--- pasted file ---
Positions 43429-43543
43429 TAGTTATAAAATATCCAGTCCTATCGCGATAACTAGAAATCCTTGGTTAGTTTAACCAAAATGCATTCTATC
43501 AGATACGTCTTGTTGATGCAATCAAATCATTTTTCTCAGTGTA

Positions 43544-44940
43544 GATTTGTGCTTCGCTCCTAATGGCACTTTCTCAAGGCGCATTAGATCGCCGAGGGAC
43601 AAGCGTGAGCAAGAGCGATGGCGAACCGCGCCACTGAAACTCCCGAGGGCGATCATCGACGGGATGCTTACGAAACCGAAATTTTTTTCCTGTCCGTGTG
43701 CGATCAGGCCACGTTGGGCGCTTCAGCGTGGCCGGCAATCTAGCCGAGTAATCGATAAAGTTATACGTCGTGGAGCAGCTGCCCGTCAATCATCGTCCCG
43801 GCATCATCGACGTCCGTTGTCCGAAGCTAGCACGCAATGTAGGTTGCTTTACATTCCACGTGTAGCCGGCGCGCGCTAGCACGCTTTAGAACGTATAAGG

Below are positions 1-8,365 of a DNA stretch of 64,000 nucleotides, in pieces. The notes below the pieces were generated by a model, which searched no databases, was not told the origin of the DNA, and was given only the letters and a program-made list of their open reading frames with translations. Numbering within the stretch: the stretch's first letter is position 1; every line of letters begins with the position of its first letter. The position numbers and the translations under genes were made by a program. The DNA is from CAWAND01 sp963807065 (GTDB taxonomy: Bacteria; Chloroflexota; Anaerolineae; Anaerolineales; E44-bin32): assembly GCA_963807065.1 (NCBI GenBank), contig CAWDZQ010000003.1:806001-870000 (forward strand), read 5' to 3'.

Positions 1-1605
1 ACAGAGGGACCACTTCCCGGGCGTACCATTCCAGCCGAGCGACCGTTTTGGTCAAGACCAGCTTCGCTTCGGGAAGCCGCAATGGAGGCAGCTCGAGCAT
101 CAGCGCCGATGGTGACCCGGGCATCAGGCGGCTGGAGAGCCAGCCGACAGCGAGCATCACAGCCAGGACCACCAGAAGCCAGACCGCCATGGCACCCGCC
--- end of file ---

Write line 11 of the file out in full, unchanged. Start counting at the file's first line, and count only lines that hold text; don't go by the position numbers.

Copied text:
1 ACAGAGGGACCACTTCCCGGGCGTACCATTCCAGCCGAGCGACCGTTTTGGTCAAGACCAGCTTCGCTTCGGGAAGCCGCAATGGAGGCAGCTCGAGCAT